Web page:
The Information Commissioner’s Office (ICO) has released their updated CCTV Code of Practice for 2014. This code is designed to explain what legal requirements anyone who operates a CCTV system must comply with. One of the biggest changes for this updated code is that it now takes account of new and emerging technologies such as cameras worn on the body, automatic number plate recognition and drones, which are all beginning to be used in the security industry. Even if you are not using any of these technologies, however, there are still some key points from the updated code that are worth taking on board.
Collection of personal information
With the increasing sophistication of CCTV systems there is the potential to collect ever more information about the people being recorded. Automatic Number Plate Recognition (ANPR) is an example of a technology that can potentially allow you to build up a detailed picture of an individual’s movements. While this can be useful from a security point of view, you have to be able to justify the collection of this data and what you will use it for.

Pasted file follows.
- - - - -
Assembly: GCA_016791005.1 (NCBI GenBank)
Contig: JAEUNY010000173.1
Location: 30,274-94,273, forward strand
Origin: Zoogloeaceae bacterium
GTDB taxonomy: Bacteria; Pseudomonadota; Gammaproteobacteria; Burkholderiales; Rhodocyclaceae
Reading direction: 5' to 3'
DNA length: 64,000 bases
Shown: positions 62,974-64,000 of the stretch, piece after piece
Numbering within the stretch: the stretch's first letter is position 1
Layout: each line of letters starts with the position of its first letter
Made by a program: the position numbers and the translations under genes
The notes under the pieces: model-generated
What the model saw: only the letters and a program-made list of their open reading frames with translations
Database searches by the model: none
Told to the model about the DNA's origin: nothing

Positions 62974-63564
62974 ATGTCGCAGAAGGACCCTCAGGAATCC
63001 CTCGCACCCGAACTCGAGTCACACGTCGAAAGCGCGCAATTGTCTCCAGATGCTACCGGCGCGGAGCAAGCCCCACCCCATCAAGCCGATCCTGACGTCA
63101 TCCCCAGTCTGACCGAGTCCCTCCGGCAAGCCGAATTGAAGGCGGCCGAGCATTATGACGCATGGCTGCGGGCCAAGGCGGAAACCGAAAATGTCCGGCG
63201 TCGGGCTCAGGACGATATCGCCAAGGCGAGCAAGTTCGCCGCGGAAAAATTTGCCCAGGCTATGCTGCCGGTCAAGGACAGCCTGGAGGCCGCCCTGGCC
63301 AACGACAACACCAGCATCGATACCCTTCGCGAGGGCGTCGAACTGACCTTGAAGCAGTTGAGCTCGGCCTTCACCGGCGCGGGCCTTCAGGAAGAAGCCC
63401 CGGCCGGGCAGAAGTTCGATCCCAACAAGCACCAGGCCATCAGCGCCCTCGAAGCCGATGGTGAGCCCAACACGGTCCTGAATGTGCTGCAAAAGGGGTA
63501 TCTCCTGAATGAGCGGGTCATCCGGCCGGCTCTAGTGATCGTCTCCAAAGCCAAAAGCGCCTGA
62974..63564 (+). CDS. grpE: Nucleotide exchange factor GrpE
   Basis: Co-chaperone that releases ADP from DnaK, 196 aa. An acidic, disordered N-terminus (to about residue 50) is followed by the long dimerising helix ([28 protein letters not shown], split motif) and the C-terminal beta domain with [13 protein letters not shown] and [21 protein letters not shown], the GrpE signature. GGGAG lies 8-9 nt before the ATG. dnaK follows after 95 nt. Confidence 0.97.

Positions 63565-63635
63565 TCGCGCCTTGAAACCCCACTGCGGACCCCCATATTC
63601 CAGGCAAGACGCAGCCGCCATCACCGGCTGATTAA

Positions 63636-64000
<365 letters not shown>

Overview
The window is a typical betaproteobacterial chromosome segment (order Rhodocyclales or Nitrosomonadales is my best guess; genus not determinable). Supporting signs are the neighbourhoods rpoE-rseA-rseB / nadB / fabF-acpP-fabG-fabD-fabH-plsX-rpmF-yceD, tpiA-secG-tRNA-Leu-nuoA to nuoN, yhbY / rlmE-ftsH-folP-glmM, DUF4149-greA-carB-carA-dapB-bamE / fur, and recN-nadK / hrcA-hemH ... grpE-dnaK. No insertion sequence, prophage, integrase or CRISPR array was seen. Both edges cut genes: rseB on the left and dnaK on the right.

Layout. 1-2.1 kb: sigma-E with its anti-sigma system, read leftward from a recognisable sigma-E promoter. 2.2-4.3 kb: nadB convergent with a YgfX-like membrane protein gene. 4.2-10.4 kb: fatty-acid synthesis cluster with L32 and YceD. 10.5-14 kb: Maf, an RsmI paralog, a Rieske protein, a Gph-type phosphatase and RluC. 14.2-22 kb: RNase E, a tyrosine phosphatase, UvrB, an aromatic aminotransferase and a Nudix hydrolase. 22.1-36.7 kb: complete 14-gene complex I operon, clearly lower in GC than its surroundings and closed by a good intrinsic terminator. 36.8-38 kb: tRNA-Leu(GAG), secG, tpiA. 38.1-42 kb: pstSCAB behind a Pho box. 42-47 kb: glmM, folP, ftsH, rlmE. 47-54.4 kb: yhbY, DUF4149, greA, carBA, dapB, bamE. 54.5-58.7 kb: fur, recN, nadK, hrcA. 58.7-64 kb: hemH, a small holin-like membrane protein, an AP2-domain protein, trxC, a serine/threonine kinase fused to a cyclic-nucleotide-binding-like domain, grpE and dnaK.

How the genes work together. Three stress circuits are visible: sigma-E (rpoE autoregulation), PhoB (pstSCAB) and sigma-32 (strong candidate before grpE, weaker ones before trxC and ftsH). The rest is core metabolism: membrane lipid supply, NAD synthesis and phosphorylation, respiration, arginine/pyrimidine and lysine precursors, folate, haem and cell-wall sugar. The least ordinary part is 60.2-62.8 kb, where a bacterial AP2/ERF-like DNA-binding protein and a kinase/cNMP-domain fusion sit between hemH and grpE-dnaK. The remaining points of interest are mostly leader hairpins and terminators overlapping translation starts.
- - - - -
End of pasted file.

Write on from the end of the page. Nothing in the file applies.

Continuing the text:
Protection of Freedoms Act 2012
The Protection of Freedoms Act (POFA) was introduced in response to increasing concerns amongst the public about the growing use of CCTV. POFA has led to the introduction of a new code of practice for surveillance cameras and the appointment of a Surveillance Camera Commissioner to help regulate the industry. The updated CCTV Code of Practice from ICO makes it clear that they are now willing to take enforcement action to support POFA, so it’s important to be familiar with your obligations under this legislation.
ICO is a non-departmental government body which reports direct to Parliament and is responsible for regulating the Data Protection Act 1998 and the Privacy and Electronic Communications (EC Directive) Regulations 2003. Its role involves both delivering guidance on staying within the law and carrying out enforcement actions, including issuing fines of up to £500,000 for failure to comply with the legislation.